After creating history by winning all four wheelchair Grand Slam doubles titles in the same year, Gordon Reid says he is now targeting more singles success and hopes to be world number one again.
Reid has returned to Scotland after a busy few weeks that saw him win silver and bronze medals at the Tokyo Paralympics before he and doubles partner Alfie Hewitt won the US Open to complete a remarkable achievement.
The 29-year-old told STV the back-to-back competitions had been draining but that he was proud of his success in New York.
“It’s been a whirlwind,” Reid said. “It’s been a great couple of trips being out in Tokyo and then straight on to New York.
“Pretty exhausting and I’m really tired but I’m happy with the way it’s gone.
“A calendar Grand Slam is not the kind of thing you think about until the time comes around. Me and Alfie have put in a lot of hard work over the last two or three years especially and we’re glad it paid off.
“It’s something we’re really proud of.”
Reid said that he had fallen short of his dreams in Japan but that the disappointment had helped spur him on to victory in the US Open.
“Obviously I was going out there to win a couple of golds and we didn’t quite make it but I’m still really proud of the two medals,” he said. “The competition is higher than it’s ever been in wheelchair tennis so to be on the podium twice is a good achievement.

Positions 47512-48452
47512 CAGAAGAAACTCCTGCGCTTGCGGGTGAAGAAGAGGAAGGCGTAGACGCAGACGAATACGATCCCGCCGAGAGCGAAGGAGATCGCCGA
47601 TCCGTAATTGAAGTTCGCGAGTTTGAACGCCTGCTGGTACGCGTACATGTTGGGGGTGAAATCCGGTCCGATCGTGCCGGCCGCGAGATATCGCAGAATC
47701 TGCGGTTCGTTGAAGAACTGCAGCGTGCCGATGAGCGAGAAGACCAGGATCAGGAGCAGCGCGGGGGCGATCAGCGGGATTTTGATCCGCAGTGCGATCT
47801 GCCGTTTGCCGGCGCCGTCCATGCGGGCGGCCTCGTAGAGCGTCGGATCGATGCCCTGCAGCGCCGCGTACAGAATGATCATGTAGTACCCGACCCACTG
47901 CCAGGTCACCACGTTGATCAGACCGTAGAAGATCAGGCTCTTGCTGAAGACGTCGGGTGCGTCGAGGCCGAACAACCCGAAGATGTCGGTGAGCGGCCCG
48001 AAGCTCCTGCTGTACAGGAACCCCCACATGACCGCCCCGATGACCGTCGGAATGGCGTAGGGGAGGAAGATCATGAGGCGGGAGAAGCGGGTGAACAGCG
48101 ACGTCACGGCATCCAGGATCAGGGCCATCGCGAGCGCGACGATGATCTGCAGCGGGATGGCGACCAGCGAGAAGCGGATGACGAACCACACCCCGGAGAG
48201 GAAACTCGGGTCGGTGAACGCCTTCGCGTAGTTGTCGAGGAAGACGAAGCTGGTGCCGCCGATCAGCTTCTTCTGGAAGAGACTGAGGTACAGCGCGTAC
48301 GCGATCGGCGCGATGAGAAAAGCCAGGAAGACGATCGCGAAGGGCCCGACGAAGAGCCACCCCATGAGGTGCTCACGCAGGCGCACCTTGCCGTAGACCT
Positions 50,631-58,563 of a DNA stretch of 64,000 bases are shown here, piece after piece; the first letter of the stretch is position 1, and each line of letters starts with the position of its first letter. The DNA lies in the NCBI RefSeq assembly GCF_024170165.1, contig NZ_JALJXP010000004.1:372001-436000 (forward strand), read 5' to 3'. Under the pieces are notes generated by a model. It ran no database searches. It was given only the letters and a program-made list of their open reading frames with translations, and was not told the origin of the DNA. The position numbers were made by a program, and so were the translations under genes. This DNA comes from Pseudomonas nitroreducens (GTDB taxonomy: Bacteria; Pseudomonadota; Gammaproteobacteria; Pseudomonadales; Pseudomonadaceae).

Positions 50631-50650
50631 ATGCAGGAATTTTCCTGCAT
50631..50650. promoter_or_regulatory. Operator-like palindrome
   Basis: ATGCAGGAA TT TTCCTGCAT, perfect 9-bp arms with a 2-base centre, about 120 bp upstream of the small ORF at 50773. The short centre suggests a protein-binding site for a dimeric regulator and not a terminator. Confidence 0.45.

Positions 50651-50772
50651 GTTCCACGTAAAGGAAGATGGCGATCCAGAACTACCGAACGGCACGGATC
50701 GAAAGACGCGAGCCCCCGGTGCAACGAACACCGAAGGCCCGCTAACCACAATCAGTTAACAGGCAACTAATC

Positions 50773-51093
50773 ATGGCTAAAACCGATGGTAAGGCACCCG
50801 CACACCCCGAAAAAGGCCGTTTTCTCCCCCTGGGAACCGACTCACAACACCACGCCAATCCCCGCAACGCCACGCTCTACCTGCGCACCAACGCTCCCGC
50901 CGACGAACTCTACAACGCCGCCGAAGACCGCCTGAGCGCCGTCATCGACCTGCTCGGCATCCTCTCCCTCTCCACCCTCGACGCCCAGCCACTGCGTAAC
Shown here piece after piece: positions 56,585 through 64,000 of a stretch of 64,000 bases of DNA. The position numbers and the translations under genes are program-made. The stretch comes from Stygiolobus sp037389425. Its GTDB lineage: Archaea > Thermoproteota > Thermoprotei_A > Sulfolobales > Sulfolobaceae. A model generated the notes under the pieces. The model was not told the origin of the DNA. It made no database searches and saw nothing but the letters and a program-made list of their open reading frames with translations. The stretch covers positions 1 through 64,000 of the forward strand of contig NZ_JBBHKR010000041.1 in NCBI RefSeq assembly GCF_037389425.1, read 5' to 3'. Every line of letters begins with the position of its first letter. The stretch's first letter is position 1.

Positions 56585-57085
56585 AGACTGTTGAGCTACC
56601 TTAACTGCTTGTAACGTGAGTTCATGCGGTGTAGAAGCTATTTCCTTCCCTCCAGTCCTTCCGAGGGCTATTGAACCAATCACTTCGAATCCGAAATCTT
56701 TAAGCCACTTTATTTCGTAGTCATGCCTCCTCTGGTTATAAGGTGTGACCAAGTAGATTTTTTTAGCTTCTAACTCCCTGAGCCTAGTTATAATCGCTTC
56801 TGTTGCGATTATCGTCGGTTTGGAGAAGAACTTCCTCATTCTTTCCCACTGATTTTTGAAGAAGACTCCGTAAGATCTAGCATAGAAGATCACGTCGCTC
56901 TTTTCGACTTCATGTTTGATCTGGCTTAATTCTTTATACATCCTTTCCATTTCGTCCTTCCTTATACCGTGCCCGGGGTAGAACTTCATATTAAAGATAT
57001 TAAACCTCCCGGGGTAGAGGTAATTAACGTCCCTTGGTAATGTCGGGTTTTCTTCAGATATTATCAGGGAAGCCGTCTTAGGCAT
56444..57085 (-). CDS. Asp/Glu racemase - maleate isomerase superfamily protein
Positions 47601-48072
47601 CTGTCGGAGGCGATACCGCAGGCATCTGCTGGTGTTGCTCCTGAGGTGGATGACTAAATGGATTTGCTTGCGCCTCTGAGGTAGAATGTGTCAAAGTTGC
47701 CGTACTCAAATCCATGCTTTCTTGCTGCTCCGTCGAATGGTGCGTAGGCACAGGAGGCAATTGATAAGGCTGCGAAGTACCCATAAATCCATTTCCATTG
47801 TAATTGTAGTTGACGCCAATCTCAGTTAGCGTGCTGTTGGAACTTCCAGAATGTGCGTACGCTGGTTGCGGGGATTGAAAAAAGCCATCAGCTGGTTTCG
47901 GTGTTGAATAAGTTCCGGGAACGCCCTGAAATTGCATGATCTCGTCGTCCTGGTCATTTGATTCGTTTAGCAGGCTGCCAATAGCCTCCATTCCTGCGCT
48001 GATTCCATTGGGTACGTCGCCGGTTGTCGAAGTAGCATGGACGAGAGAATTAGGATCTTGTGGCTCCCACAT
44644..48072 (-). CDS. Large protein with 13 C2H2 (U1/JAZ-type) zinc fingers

“We were still feeling a bit of regret and it was an emotional week out in Tokyo. So we were feeling the effects of that a little bit in New York. But there was still a big goal to achieve and plenty of motivation to get on court and do it there.”
A change to classifications means that Hewitt won’t be able to partner Reid from now on unless rules change, so the Scot faces a new chapter in his career after recent success. But he says he still has plenty to keep him motivated – including a move up from number four in the singles rankings and another tilt at the titles that have eluded him so far.
Reid, whose last major singles success was in 2016, said: “I think there’s still plenty that I’ve not achieved yet and still lots of improving to do. That’s the thing that keeps me driven the most.
“It’s also an exciting time to be a part of wheelchair tennis. The sport’s growing and gaining more and more publicity every big tournament and hopefully I can add to the entertainment.
“I would love to get back to number one ranking. I’ve not won the French Open or the US Open in singles, so I would love to be able to polish off those to and have the set of grand slam wins.
“I just want to keep improving and hopefully there’s more to come after that.”